by Mark Binker WRAL, January 14, 2015.
If anyone was hoping Republican and Democratic leaders would lay out detailed agendas on the first day of the 2015 General Assembly session, they were in for disappointment.
Newly installed House Speaker Tim Moore and Senate President Pro Tem Phil Berger gave a broad-brush overview during a 35-minute news conference Wednesday, but both men said they were looking to their members and Gov. Pat McCrory to provide specific proposals.
They’ve got some time. Lawmakers won’t begin work in earnest for two weeks. But from comments Wednesday, it sounds like that time will be spent sketching out legislative proposals.
Asked about tax reform, for example, Berger, R-Rockingham, said that the General Assembly may look at proposals that individual members bring forward, but he said the state is still watching for what comes of the changes made in the past two years.
“As far as specifics, I don’t have anything specific to propose or to bring to you,” Berger said. “I’m sure there will be bills that are introduced, and we’ll take a look at them … I would say that there is a sense amongst a number of folks that we made some big changes, (and) we are seeing some results. We are seeing some things that we like, and we’ve got some things that we need to let a little more time go before we know how we’re doing.”
In general, both Berger and Moore said they would like to put forward proposals that would spark more job creation in the state, but when asked about specific measures, such as bringing back a tax credit to aid in the rehabilitation of historic structures, Moore and Berger were circumspect.
“I agree with Sen. Berger. We need to collaborate with the folks at (the Commerce Department), we need to find out what it is they need, and I believe we’re ready to try to help,” Moore, R-Cleveland, said.
The two men were specific in one area though. Despite hints from McCrory and Secretary of Health and Human Services Aldona Wos that they may propose an expansion of the state’s Medicaid program to cover more individuals, Berger and Moore suggested that was not in the cards this year.
“There is, in my view, no good case that can be made that Medicaid expansion is the right thing for us to do in North Carolina,” Berger said.
Moore added, “I continue to be unconvinced that Medicaid expansion is a good idea.”
Democrats propose ethics changes
Rep. Larry Hall, D-Durham, and Sen. Dan Blue, D-Wake, the Democratic minority leaders in the House and Senate, were also circumspect.
“We have to adopt the attitude we’re going to take teacher pay to the national average,” Blue said regarding education, quickly adding that Senate Democrats “haven’t fully developed our education agenda yet.”
The one place the two Democrats were specific was in calling for new ethics reforms, a legislative proposal that doubled as a swipe at McCrory, a Republican who has been the subject of an ethics complaint questioning whether he properly reported non-government income.
“It’s almost ludicrous to think we would not require clear and open reporting by our officials,” Hall said. “There’s no reason that full-time elected officials should be held to a lower standard … than (those elected) on the federal level.”
The Democrats outlined two measures they thought the state should take. First, they said that North Carolina law should ban full-time elected officials such as the governor and state auditor from having outside income. Secondly, they proposed make the state’s ethics forms more specific when it comes to stock ownership. The current form requires that an elected official list stock only if they own more than $10,000. However, the amount of that stock isn’t specified. Federal disclosure forms provide ranges that allow voters to know approximately how much stock is owned.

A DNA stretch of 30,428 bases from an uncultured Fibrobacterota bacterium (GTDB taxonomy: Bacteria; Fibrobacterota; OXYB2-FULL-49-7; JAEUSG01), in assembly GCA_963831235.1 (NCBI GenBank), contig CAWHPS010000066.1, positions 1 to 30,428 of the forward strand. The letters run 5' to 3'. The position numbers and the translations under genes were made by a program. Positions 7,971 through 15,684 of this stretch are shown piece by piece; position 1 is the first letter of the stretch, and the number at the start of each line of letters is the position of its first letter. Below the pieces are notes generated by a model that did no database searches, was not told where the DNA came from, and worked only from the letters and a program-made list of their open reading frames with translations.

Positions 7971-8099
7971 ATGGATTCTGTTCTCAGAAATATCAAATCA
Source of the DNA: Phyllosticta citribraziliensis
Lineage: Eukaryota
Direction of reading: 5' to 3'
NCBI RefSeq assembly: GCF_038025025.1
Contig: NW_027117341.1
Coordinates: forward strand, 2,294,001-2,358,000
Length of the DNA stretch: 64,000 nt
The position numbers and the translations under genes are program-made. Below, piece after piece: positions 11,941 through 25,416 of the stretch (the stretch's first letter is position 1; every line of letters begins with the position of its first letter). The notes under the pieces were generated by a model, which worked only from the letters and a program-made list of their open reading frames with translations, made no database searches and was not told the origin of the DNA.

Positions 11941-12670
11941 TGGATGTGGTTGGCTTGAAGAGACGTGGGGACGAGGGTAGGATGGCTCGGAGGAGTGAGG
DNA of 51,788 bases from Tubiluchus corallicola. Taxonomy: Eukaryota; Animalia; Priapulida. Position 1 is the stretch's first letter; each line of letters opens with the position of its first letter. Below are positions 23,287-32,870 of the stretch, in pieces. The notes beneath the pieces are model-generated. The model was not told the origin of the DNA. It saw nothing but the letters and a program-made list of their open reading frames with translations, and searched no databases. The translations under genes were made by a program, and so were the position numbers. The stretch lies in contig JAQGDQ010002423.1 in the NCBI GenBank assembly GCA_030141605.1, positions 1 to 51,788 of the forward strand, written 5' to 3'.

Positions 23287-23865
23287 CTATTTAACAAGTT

Moore and Berger said they had not heard about those proposals, but were skeptical of the need.
“We have to disclose quite a bit as it is,” Moore said. “I’m not sure what else you would disclose that we don’t already.”
Moore also said he was not troubled by the stories involving McCrory.
“From everything I’ve seen, frankly, there’s no merit to the criticism that’s been levied against the governor on this. It appears that it’s coming from a liberal activist group and it’s all politically motivated,” Moore said.
Teacher pay still on agenda
Both Berger and Moore said they would like to do more with regard to teacher pay. In particular, the two men said they would follow through on a commitment to raise the state’s base salary for a starting teacher to $35,000 per year.
“We passed last session one of the largest pay raises for teachers that we’ve seen in North Carolina,” Berger said. “We did that in the context of changing the pay structure.”
Part of that changed structure meant that not all teachers saw the same average raise. Veteran teachers who had been in the public school system for decades saw far less of a bump than did teachers who are in the first few years of their careers.
“That’s where the folks at (the Department of Public Instruction) told us we needed to focus because that’s where the high turnover was,” Moore said. “I would like to see us do more for veteran teachers, I absolutely would.”
But it’s unclear what that “more” might look like. Early discussions about teacher pay have discussed whether the state put in place a pay-for-performance plan rather than across-the-board pay hikes. That’s an idea the Berger floated.
“We’ll take a look at ways we can reward our best teachers for providing real value in terms of improvement of student performance in the classroom, and I think that’s going to be the focus of what we’d like to see with the rest of teacher pay,” Berger said.
Lawmakers will return to Raleigh to flesh out some of these ideas at the end of the month.
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